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Your mental health plays a big role in your overall health. Having a positive state of mental well-being can even be a boost to your physical health. Poor mental health can hurt our physical health over time. Our mental health is always changing, and there are times when we all struggle with stress, anxiety, depression and more. In fact, mental health challenges are some of the most common health conditions people face. Yet, many of us put our mental health on the backburner. If you’re struggling or worried about a friend or loved one, read below for the answers to some of the most common mental health questions people have.

What is mental health and mental well-being?

According to, “mental health includes our emotional, psychological, and social well-being. It affects how we think, feel, and act. It also helps determine how we handle stress, relate to others, and make choices.” Florida Blue defines mental well-being as an overall positive and hopeful emotional state fueled by a sense of purpose and satisfaction with life, work and relationships, and supported by the capacity to adapt to life stressors.

Life isn’t always easy. All humans, at some time, will experience grief, loss, pain and other challenges. And one of the best things we can do for ourselves is to learn how to adapt and cope when times are tough. This is called being resilient.

Here are some ideas from the National Alliance on Mental Illness (NAMI) you can try to boost your resilience and improve your mental well-being:

  • Try radical acceptance. Sometimes, there is nothing you can do to avoid something painful from happening. The only choice is to accept it.
  • Laugh, often. Laughter truly is the best medicine sometimes. Try to find the humor in a situation.
  • Shift your mindset. As humans, our brains often want to focus on what is negative or what is bothering us. But take a step back and think about what is positive in your life. What are you grateful for? What inspires you? What brings you peace and joy? What do you love. Make a list of the things that give you meaning and purpose.
  • Help other people. The best way to get out of your own head is to help other people. It will take your mind off whatever is troubling you and make you feel good, too.

How does mental health impact physical health?

Taking care of your mental health is just as important as taking care of your physical health. In fact, your mental health can even affect your overall health. For example, depression can increase your risk for conditions such as diabetes, heart disease and stroke. And people who live with ongoing health conditions are more likely to face mental health challenges, even if they never experienced them before their illness.

Don’t be afraid to get help when you need it. When someone struggles with their mental health, there’s a ripple effect that occurs that affects their overall health, too. People who live with depression are 40 percent more likely to develop conditions like heart disease or diabetes than people who aren’t depressed.

How many other people struggle with mental health?

If you’re struggling with your mental health right now, remember: You’re not alone. One in five U.S. adults (53 million people) faces mental health struggles each year. Yet only about half of those people seek help, according to NAMI.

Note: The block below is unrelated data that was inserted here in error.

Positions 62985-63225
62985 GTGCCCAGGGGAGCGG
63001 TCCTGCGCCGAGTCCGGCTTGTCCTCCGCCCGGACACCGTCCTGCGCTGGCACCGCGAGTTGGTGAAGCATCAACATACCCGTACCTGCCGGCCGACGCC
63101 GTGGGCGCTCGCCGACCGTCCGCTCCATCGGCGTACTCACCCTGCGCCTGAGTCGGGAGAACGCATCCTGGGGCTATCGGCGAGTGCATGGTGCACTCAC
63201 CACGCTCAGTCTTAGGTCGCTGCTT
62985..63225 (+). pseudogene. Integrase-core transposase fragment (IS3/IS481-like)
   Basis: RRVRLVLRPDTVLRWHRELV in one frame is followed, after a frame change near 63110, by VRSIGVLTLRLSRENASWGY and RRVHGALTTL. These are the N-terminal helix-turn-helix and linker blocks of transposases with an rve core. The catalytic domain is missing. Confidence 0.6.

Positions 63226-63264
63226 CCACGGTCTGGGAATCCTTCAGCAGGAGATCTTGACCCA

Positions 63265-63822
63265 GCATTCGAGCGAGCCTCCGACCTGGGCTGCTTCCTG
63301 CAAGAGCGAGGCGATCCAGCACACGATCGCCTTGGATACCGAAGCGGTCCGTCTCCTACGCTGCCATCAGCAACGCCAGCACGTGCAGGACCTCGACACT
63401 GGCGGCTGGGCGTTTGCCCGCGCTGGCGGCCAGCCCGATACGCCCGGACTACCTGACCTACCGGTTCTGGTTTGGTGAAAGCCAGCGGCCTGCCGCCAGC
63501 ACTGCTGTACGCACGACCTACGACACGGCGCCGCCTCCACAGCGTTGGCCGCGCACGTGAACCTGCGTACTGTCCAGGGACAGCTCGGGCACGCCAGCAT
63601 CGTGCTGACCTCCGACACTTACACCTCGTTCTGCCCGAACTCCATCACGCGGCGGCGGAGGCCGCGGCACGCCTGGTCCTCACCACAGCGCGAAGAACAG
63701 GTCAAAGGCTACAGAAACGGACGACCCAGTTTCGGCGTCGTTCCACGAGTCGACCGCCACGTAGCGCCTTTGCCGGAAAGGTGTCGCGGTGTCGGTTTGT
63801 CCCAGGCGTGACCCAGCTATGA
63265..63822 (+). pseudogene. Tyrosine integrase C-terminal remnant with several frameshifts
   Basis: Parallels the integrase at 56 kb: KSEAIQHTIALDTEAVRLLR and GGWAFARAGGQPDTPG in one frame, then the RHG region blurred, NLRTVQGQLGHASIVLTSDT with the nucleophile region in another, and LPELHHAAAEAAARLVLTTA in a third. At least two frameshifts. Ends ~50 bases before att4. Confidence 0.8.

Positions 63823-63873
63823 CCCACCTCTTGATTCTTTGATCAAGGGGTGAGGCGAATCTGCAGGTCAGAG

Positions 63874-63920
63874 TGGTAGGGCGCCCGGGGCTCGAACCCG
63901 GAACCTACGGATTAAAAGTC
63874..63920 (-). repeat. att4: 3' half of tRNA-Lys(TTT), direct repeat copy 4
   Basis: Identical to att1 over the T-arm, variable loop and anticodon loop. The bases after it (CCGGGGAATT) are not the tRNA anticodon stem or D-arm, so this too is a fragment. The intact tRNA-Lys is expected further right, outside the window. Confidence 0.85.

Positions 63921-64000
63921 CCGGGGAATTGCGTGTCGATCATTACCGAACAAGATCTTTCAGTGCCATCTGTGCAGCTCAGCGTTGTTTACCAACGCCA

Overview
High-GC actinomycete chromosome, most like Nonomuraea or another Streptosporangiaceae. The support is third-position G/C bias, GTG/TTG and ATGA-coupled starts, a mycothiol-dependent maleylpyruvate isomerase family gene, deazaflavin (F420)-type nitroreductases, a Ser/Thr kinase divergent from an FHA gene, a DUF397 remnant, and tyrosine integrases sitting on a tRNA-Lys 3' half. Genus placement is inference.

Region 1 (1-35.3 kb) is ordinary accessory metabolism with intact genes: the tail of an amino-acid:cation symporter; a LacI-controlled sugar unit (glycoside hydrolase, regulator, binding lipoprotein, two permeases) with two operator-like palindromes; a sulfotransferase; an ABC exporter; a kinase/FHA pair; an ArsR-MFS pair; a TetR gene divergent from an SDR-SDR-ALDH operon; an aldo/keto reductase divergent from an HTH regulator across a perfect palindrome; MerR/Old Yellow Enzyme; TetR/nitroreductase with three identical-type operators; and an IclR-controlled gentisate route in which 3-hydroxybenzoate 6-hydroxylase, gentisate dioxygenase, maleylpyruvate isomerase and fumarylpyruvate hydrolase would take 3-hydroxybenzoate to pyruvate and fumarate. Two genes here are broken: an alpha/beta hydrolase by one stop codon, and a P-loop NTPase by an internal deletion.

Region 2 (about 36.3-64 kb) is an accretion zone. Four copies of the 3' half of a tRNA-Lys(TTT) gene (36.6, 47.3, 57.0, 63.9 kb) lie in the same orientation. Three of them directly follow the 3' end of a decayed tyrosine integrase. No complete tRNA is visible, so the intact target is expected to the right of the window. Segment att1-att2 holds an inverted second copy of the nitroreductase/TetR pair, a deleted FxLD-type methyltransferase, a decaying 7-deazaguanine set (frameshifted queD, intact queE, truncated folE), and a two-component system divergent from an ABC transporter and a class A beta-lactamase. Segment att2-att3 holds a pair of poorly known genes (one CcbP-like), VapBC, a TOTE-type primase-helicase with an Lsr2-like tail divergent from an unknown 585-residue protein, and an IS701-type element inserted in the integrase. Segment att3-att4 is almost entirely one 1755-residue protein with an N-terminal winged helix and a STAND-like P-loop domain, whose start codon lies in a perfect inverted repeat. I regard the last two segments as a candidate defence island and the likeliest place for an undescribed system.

The COVID-19 pandemic has worsened the mental health crisis worldwide. Data from the World Health Organization shows there has been a 25 percent increase in depression and anxiety across the globe since the start of the COVID-19 pandemic in 2020.

According to NAMI, here’s how many people in the U.S. struggle with:

  • Depression: 8.4% (21 million people)
  • Schizophrenia: less than 1% (about 1.5 million people)
  • Bipolar disorder: 2.8% (about 7 million people)
  • Anxiety: 19.1% (about 48 million people)
  • Posttraumatic-Stress Disorder (PTSD): 3.6% (about 9 million people)
  • Obsessive-Compulsive Disorder (OCD): 1.2% (about 3 million people)
  • Borderline Personality Disorder (BPD): 1.4% (about 3.5 million people)

In addition, people living with one of these conditions are more likely to struggle with substance abuse, too. One in four people with a mental health condition also abuses substances to cope.  

However, people with a diagnosed mental health condition aren’t the only ones struggling. Our mental health changes over time. You may experience times when you feel more stressed, anxious or depressed, even if you don’t have an ongoing mental health condition. And for many people, the COVID-19 pandemic has worsened their mental health. Experts from the Centers for Disease Control and Prevention say 13 percent more Americans reported abusing substances like alcohol and drugs after the start of the pandemic. And the number of overdoses rose 18 percent, too.

What are the warning signs that someone is struggling with their mental health?

Since 1999, the suicide rate has risen by 35 percent in the United States, according to NAMI. Most of these people (about 90 percent) have experienced symptoms related to a mental health condition.

Worried about your own mental health or a loved one’s mental health? Make sure to get help if you or a loved one are feeling any of the below symptoms gathered from

  • Avoiding people and usual activities
  • Having low or no energy
  • Feeling numb
  • Eating or sleeping too much or too little
  • Having unexplained aches and pains
  • Feeling helpless/hopeless
  • Smoking, drinking or using drugs more than usual
  • Feeling unusually confused, forgetful, worried or scared
  • Yelling or fighting
  • Severe mood swings that cause relationship problems
  • Intrusive thoughts